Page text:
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Israel  
Pursue Peace — And The Terrorists
By Abraham H. Foxman
National Director of the Anti-Defamation League

This op-ed originally appeared in New York Jewish Week on June 20, 2003. RULE
Posted: June 20, 2003


The deadly suicide bombing in Jerusalem on June 11 that killed 16 Israelis and wounded scores of others, on the heels of the events of the previous two days — Hamas killing five Israeli soldiers, Israel’s retaliatory strike in Gaza on the terrorist mastermind of Hamas, Abdel Azziz Rantisi, and President Bush’s criticism of Israel’s action — demands clarity on where we should go from here.

If there is to be any hope of saving this newborn peace process, already on life support, the United States must pursue a two-track policy.

First, it should insist that the peace efforts must continue despite Palestinian terrorism. This must be not because of a general rule that peacemakers must ignore terror; indeed, Israel tried to do this in the ’90s and found this could not work. The public demands action and protection, and protestations of a desire for peace from the other side when innocent Israelis are being slaughtered ring hollow.

Rather, the peace process should continue because it is too early to see whether new Palestinian Prime Minister Mahmoud Abbas (Abu Mazen) has the will and capability to take on the terrorist groups. The message from Israel and the U.S. to Abu Mazen is 'we will give you time to mount your efforts against terror, you must move expeditiously but realistically, and in the meantime we will move on with commitments even with the horrible terrorism.'

Second, the U.S. must declare that Israel has the right to defend itself, including taking broad action against terrorist groups — Hamas, Islamic Jihad and Al Aksa Martyrs Brigades — exactly because of the recognition that Abu Mazen and the Palestinian Authority security chief, Mohammed Dahlan, are not yet ready and capable to do so.

This is necessary not only because of a basic principle of the right to defend oneself against terrorism, which we in the U.S. insist upon. It is necessary for several strategic reasons as well. To criticize Israel for taking action in the face of such murderous acts by Hamas simply gives Hamas even further incentive to continue the killings — they murder Israelis as they promise, and they revel in U.S. criticism of Israel. What could be a better deal for these enemies of Israel, Jews and peace?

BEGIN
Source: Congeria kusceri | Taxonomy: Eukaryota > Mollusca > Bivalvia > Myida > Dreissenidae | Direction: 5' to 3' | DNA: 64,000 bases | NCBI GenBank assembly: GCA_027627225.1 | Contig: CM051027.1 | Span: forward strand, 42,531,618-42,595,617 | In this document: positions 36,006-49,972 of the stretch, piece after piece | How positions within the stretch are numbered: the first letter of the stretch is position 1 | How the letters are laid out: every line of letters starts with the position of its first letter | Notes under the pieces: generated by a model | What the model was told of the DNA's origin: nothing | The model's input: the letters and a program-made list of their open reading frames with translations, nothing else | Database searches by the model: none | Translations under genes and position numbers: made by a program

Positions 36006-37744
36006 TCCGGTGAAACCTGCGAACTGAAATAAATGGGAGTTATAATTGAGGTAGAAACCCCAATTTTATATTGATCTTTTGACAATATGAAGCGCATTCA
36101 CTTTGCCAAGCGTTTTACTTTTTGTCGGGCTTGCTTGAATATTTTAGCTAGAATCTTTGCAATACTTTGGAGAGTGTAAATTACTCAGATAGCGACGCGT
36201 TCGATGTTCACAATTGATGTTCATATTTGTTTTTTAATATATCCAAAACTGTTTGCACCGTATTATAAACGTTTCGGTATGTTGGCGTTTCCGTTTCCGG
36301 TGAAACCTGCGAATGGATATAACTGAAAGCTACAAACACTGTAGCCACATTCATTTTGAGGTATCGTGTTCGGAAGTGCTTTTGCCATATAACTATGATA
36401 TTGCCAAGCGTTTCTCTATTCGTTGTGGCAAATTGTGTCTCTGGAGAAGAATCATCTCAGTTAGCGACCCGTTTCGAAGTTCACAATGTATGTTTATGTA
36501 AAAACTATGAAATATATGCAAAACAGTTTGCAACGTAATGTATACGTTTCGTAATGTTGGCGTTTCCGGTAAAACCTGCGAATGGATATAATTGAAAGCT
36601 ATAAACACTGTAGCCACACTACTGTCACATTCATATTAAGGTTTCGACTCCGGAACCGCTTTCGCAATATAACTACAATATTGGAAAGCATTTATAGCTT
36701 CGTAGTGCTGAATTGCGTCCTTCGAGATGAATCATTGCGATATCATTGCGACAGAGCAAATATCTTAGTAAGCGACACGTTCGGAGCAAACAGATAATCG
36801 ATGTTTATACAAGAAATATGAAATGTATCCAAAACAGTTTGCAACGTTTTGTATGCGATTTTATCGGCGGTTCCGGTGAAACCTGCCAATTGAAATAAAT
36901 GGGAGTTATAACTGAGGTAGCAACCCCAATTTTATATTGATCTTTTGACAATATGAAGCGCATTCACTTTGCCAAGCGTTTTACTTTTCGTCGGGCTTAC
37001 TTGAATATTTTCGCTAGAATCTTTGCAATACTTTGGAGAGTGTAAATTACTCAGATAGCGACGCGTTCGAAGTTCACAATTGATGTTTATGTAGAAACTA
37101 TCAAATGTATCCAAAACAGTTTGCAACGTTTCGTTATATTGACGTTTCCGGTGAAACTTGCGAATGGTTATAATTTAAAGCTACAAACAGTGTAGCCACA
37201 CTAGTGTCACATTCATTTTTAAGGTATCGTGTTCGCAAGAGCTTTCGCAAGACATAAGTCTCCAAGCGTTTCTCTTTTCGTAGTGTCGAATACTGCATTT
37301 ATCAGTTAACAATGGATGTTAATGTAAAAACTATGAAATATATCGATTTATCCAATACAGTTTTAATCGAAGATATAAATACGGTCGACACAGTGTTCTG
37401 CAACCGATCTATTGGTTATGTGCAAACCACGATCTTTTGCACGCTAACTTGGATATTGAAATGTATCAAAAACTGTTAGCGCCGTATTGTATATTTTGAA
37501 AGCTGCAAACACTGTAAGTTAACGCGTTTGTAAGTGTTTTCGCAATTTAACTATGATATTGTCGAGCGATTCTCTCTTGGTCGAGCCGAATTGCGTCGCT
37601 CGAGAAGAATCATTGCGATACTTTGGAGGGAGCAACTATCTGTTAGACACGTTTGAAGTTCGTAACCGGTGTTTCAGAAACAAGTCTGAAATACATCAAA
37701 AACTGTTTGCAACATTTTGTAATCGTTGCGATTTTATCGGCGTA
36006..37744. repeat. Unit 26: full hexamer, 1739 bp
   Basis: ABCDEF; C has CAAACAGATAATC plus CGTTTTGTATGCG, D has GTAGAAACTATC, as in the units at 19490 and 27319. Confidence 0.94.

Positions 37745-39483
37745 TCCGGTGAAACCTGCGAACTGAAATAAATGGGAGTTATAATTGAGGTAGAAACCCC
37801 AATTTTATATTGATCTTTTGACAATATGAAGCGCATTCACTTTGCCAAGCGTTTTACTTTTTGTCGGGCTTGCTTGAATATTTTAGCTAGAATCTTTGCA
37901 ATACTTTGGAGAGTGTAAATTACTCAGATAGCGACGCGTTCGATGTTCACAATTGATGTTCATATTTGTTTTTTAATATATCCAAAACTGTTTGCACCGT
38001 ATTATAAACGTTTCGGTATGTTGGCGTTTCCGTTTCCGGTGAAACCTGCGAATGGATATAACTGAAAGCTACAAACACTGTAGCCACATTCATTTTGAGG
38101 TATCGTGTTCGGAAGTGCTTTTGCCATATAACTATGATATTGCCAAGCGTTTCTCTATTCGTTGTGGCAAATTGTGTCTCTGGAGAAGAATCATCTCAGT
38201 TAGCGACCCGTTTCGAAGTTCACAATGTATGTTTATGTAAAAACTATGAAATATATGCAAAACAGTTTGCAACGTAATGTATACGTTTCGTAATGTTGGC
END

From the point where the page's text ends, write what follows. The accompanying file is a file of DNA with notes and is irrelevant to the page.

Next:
Moreover, it is important to impress upon Abu Mazen and his colleagues, as well as Arab leaders, that Israel will not be deterred from defending itself. This is vital in order to provide an incentive for him to find the means to deal with the Islamic extremists. It will be difficult enough for Abu Mazen to choose to take on the terrorists. It will be almost impossible to do so if Hamas can claim that it is attacking the 'occupiers' while bringing down the wrath of the U.S. on Israel for retaliating.

President Bush was not wrong to make his bold effort for peace now. Many on both sides realize the disaster that has taken place over the last 22 years. The U.S. victory in Iraq and its insistence on not dealing with Arafat led to the appointment of Abu Mazen and hope for a new Palestinian approach. The fact that Prime Minister Ariel Sharon has talked of ending Israeli rule over the Palestinians reflects Israel’s despair over events and its willingness to test the waters as to whether indeed Israel finally has a partner for peace.

The waters must still be tested despite the horror on the streets of Jerusalem. In time, the true test will rest in Abu Mazen’s hands. Until then, Israel cannot be expected to stand idly by when its people are being slaughtered.

It is critical that the Bush administration convey these messages as a way to give peace a chance.

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